We have discussed plan releases in prior posts. Oftentimes, disputes involving plan releases revolve around whether, and in what contexts, third-party releases in plans are appropriate. Recently, the Third Circuit Court of Appeals addressed the relatively unique question of whether releases in a confirmed plan are binding upon post-confirmation purchasers of the debtor’s stock. The Court’s decision in Arctic Glacier Int’l, Inc. puts buyers of a debtor’s claims and shares on notice that they are bound by the terms of the plan, including third-party release provisions.
In Arctic Glacier, the debtors, including Arctic Glacier Income Fund (“Arctic Glacier”), filed for protection under Canada’s Companies Creditors’ Arrangement Act. The debtors also filed for and received recognition under Chapter 15 of the Bankruptcy Code. Under the debtors’ plan of arrangement (the “Plan”), Arctic Glacier was to liquidate and distribute the proceeds to its creditors, giving lowest priority to shareholders. A Monitor appointed under the Plan was empowered to sell and distribute assets with few limitations on when or how much he could distribute as long as he gave 21 days’ notice of any distribution.
The Plan included broad releases of liability and insulated Arctic Glacier and its officers from any claim “in any way related to, or arising out of or in connection with” the bankruptcy. The only exceptions were for claims to enforce the Plan, those for gross negligence or willful misconduct and those whose release was not “permitted by applicable law.”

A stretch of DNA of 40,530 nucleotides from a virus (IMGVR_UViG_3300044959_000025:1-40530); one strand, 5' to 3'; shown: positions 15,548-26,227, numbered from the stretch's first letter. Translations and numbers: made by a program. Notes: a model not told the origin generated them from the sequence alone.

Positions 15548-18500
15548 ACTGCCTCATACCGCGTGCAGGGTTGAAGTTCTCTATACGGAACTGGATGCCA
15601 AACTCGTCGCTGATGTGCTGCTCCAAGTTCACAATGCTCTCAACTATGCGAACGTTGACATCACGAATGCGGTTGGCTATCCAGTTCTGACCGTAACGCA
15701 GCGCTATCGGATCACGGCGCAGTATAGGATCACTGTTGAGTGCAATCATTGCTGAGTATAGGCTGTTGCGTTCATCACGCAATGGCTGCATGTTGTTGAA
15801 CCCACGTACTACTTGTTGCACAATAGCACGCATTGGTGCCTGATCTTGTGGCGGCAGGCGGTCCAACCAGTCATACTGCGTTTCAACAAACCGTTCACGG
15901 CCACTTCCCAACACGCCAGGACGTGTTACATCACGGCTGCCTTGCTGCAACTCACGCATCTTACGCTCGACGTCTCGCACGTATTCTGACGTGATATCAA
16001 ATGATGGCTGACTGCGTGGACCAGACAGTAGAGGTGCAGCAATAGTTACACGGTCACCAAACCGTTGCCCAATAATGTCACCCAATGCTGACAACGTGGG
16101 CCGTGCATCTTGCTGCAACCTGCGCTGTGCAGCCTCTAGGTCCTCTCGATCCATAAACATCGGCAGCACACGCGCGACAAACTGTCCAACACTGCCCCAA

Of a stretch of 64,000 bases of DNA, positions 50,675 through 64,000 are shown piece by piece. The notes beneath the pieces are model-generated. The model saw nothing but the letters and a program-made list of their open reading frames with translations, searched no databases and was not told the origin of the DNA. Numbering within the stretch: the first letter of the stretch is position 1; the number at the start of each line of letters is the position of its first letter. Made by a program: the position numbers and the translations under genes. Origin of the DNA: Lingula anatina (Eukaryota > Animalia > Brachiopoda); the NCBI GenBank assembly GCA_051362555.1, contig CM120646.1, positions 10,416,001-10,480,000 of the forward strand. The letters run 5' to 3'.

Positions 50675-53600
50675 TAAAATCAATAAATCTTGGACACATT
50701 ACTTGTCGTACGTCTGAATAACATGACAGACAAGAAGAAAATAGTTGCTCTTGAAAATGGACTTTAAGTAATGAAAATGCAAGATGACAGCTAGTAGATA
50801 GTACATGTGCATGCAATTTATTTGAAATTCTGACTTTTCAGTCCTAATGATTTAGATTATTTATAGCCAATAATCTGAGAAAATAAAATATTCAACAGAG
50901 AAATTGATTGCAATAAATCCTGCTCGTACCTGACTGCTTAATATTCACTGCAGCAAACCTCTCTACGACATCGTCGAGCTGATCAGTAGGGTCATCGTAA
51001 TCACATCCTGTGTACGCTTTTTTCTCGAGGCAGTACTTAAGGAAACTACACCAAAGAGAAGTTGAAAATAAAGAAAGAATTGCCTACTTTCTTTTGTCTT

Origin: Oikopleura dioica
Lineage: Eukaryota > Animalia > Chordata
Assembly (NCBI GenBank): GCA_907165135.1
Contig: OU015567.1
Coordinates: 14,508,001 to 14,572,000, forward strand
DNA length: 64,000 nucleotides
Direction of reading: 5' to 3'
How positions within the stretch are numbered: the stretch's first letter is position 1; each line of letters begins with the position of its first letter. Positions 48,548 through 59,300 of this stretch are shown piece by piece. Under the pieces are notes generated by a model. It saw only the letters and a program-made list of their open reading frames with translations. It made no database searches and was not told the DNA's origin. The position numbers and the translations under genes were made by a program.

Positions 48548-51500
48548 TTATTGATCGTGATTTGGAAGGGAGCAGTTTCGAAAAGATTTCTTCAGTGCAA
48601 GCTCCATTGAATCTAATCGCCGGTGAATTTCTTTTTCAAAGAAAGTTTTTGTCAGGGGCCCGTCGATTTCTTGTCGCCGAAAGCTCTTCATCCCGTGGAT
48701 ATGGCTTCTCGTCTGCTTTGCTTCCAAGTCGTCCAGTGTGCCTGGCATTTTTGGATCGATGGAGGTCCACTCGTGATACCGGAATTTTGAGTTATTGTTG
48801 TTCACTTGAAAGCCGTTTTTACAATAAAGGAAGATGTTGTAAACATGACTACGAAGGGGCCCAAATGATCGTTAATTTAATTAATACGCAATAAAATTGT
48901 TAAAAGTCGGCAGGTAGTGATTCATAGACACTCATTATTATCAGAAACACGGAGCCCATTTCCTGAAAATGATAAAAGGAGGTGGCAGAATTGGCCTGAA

After all creditors had been paid in full, the Monitor gave notice that he was set to distribute dividends to shareholders. None of these notices specified how much the Monitor would distribute or when. Moreover, the Monitor did not notify the Financial Industry Regulatory Authority (FINRA), the organization charged by the Securities and Exchange Commission with regulating distributions on the U.S. Over-the-Counter Market, of his intent to make distribution to shareholders.
Appellants purchased more than 12 million Arctic Glacier shares after the Monitor had given notice of distributions. Appellants’ purchases were presumably based upon an assumption that FINRA’s rules applied to the Monitor’s distributions since under the FINRA rules, Appellants would be entitled to the dividends. However, the Monitor took the position that the FINRA rules were inapplicable and paid the dividends to the original owners of the shares.